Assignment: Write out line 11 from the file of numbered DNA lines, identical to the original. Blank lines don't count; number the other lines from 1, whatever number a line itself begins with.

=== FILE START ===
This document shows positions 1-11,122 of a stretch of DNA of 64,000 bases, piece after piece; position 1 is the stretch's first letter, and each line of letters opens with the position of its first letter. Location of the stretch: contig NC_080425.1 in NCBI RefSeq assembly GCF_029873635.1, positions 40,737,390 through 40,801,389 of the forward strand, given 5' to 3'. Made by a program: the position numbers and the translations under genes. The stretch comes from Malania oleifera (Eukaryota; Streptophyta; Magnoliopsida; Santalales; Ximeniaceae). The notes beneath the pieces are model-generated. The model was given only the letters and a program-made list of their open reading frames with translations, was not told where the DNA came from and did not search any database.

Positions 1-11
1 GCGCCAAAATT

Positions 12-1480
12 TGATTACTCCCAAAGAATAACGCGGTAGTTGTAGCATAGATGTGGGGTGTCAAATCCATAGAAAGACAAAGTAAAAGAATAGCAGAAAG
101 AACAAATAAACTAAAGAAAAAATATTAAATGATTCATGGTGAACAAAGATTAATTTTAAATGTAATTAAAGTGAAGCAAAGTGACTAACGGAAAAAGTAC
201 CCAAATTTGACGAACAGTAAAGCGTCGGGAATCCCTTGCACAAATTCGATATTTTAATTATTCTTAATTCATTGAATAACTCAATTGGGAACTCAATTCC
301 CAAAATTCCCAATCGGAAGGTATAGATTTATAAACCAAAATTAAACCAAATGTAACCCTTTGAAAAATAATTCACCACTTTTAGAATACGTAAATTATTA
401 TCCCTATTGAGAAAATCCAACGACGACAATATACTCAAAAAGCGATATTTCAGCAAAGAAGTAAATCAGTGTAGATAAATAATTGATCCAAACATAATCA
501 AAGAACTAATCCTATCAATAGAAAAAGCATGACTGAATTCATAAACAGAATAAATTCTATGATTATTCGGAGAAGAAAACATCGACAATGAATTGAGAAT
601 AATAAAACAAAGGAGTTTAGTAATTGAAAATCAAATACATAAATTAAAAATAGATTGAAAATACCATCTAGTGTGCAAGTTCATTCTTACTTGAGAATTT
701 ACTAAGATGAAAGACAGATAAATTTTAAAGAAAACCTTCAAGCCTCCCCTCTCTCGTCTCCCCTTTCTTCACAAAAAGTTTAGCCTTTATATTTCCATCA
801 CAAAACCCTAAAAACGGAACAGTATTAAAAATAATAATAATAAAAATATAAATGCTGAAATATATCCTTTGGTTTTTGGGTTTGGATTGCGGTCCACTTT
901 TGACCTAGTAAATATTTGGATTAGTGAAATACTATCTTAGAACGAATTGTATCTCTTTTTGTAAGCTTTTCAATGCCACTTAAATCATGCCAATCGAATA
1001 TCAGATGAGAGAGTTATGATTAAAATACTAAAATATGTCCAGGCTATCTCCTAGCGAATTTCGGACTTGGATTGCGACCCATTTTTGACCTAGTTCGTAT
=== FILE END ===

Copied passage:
601 AATAAAACAAAGGAGTTTAGTAATTGAAAATCAAATACATAAATTAAAAATAGATTGAAAATACCATCTAGTGTGCAAGTTCATTCTTACTTGAGAATTT